The manner of appointing members to the internal committees to probe complaints under the Sexual Harassment of Women at Workplace (Prevention, Prohibition and Redressal) Act, 2013, has been termed “unconstitutional” by the Central Administrative Tribunal’s (CAT) Bangalore Bench.
The tribunal said the appointment process was “biased” as two members of such committees should be “committed to the cause of women,” and hence “destroys the concept of fairness” embedded in the process of adjudication.
However, as tribunals have no power to strike down the law, it has recommended to the Union government to look into Sections 4 and 7 of the Act, under which committees are constituted to hear complaints of sexual harassments, and take corrective steps in compliance with the Constitution of India.
“If members of the adjudicatory committee are to be committed to an ideology [cause of women], their mental frame will be such that it would give an opportunity for unwelcome bias and their finding also will be in resonance of their personal commitment,” said a Bench comprising judicial member K.B. Suresh (as he then was) and administrative member P.K. Pradhan last week.
“Sections 4 and 7 of the Act can be termed unconstitutional because once an adjudicatory body is to be determined as slanted in its sway, it destroys the fairness concept embedded in adjudication,” said the Bench while dealing with four cases of dismissal of employees from service by different government agencies based on the findings of committees on sexual harassment.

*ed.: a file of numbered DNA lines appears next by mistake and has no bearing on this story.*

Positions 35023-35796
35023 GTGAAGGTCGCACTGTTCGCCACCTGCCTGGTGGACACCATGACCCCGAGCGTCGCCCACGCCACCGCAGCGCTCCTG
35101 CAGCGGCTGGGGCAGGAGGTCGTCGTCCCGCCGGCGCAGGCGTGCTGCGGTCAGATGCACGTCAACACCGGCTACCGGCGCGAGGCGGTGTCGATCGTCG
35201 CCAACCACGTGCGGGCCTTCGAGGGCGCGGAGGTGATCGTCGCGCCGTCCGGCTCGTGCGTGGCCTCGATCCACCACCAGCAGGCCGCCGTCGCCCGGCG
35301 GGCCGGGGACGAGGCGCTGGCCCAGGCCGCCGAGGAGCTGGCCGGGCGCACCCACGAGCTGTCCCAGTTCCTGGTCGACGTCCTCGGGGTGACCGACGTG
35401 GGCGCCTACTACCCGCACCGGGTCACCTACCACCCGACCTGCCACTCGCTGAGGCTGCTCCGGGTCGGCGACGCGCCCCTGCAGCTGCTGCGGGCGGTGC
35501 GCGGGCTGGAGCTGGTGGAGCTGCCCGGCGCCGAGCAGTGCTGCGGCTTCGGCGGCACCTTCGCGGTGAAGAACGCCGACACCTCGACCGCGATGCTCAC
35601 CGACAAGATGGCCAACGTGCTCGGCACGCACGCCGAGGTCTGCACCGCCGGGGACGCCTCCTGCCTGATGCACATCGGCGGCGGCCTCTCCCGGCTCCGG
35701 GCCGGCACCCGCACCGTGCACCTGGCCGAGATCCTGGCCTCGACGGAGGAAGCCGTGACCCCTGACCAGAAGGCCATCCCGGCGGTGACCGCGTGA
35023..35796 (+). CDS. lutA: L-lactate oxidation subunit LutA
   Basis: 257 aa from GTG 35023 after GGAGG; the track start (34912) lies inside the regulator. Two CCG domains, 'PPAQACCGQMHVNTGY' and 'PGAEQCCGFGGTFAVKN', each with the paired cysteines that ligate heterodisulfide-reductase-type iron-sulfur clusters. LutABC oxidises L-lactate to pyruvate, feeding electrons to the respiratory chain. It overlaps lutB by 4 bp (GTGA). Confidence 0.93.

The tribunal said that in all the four cases — related to KIOCL Ltd., National Institute of Mental Health and Neuro Sciences, Employees State Insurance Corporation, and the Department of Posts — the employees were erroneously found “guilty.”
In one of the cases, the complainant had not even alleged sexual harassment, and in another, a whistleblower was “targeted” through a few women employees to eliminate him from service, the tribunal said while pointing at a series of flaws in the conduct of inquiry proceedings and failure to give chance of cross examination to the accused employees.
Apparently, the climate of fear, caused due to public outcry on several incidents of assault on women, had created a “terror situation’ among senior echelons of administrative authorities of these agencies, leading to the dismissal of employees, the tribunal said.